Using rattling statistics, Ms. Bhasin depicted just how much gender inequality was actually holding back men as well. Spiritually, she said, gender inequality actually has far more detrimental effects on men than it does on women. This is one of the most ground-breaking statements she made. The men who believe they are entitled to hit their wives, the men who believe it is right to punish a woman with rape… they are never taught that these are things that corrode their souls into nothingness.
Furthermore, she respectfully addressed various festivals that we celebrate which put women down- but one of the most prodigious parts about her lecture was that she didn't talk of abolishing these festivals. Instead, she gracefully spoke of how to encompass equality within them. Taking Rakhi as an example, she spoke of how it is not just men who protect women. We too protect our brothers in various ways. Drawing out a page from her personal experiences, Ms. Bhasin recalled that she had paid for her brother's education. This, she declared, is a deep form of protection as well. So, she believes that both brothers and sisters should tie Rakhis to each other, vowing to protect each other all their lives. I found this to be beautiful, an echo of what my mother has always inculcated in the Rakhi celebrations between my brother and I. It is a deep thought process that can truly spark a change in mindsets within children, who are, after all, the future. If all children are taught equality through their festivals, it will bring out the beauty of how nature keeps reinforcing the concept of co-existence.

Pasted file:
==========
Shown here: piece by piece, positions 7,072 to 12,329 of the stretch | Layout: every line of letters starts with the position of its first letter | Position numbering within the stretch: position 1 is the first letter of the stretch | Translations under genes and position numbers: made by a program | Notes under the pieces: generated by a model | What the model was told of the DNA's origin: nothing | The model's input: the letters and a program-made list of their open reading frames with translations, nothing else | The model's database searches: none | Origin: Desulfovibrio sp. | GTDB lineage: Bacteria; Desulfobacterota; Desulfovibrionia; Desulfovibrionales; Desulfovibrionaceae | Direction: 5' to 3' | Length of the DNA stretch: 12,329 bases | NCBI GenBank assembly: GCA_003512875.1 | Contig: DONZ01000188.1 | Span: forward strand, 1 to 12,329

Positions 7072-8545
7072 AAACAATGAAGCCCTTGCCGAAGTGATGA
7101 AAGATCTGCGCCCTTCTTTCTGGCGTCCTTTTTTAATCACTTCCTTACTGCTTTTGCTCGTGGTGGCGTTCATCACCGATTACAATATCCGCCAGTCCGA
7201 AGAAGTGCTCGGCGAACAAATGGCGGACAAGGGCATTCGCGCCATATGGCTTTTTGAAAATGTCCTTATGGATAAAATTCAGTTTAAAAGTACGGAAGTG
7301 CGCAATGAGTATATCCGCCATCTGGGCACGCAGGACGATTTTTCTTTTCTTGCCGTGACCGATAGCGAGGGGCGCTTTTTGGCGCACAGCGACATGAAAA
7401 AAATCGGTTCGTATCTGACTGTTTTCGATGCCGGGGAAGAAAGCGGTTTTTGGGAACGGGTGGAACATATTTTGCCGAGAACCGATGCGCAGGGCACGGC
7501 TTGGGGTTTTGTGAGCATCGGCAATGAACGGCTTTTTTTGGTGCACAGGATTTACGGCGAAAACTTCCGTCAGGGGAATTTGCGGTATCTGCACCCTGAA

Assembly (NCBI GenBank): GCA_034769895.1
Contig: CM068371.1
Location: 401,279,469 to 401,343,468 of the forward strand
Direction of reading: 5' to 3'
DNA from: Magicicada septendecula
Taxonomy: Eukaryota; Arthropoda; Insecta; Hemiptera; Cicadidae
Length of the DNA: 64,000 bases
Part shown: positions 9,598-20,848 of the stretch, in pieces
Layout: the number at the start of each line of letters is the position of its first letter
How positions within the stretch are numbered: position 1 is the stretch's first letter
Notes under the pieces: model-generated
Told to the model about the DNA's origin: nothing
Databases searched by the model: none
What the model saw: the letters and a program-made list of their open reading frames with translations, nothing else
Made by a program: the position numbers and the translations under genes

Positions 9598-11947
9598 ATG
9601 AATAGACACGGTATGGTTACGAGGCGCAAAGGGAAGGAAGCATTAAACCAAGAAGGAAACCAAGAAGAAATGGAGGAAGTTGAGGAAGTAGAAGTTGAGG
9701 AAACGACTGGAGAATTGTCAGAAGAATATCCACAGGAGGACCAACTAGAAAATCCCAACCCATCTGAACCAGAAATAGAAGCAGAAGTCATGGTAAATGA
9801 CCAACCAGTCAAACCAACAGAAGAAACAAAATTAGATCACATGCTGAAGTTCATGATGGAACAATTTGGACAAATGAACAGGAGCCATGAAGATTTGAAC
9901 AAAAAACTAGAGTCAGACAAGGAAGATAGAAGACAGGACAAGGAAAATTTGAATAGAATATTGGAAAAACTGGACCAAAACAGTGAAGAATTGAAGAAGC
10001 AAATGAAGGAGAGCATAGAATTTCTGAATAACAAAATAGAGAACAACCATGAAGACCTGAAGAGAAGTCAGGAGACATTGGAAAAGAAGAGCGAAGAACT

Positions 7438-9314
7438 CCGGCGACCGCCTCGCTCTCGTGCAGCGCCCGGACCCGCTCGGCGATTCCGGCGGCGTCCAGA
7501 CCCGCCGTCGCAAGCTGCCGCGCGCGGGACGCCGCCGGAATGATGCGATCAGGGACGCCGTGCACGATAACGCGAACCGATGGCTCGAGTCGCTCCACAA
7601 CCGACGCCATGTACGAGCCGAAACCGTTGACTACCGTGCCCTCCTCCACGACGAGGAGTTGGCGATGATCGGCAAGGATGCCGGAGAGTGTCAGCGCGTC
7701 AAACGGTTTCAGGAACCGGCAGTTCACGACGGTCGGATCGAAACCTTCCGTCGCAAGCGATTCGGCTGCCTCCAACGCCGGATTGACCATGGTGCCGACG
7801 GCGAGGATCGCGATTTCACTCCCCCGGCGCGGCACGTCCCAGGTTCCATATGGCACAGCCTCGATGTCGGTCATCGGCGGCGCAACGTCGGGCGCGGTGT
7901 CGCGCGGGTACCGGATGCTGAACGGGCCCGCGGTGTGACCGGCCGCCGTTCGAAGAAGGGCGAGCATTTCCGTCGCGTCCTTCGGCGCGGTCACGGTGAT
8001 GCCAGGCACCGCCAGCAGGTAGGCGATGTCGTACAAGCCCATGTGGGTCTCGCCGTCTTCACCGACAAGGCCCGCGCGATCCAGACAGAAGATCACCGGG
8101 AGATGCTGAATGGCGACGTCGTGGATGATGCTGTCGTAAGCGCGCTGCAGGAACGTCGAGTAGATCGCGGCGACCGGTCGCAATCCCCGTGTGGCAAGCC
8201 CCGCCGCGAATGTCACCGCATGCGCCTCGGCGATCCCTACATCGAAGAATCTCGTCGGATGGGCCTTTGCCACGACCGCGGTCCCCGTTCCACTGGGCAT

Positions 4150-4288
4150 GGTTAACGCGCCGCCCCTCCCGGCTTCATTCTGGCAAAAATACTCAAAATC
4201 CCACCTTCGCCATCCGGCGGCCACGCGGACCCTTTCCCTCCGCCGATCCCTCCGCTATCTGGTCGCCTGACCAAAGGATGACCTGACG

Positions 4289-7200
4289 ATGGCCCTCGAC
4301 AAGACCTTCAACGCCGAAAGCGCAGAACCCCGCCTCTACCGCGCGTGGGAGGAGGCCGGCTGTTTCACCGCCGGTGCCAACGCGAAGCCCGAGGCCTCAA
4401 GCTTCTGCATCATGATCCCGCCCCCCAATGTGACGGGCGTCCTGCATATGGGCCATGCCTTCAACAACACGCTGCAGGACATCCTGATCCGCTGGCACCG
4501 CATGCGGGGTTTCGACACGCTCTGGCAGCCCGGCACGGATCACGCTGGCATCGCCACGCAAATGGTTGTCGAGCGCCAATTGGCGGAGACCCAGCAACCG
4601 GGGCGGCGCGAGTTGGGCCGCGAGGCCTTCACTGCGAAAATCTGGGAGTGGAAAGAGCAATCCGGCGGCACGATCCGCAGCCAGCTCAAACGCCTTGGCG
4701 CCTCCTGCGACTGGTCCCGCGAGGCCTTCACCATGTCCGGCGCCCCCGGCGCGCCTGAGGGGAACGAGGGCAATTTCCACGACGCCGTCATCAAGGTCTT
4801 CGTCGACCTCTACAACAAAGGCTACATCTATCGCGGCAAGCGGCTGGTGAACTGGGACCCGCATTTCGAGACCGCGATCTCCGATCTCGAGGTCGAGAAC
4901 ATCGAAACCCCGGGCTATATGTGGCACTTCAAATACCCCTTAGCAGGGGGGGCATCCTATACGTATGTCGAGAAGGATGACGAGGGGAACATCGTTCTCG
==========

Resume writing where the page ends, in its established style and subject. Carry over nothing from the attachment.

She spoke often about how feminism required changes from within and demanded the most of ourselves, rather than others. This is due, of course, in large part to the patriarchal mannerisms embedded deep within us. But she spoke of feminism as a journey. She spoke of women as her sisters. She spoke of all those oppressed as partners in her fight. Ms. Bhasin wove in positivity in her speech, as opposed to simple blame sharing. I suppose that is what made her lecture resonate within me the most. Women like her are proof of just how much society can develop if women are given the equality they deserve, and I'm truly grateful I got the chance to imbibe the wisdom she shared.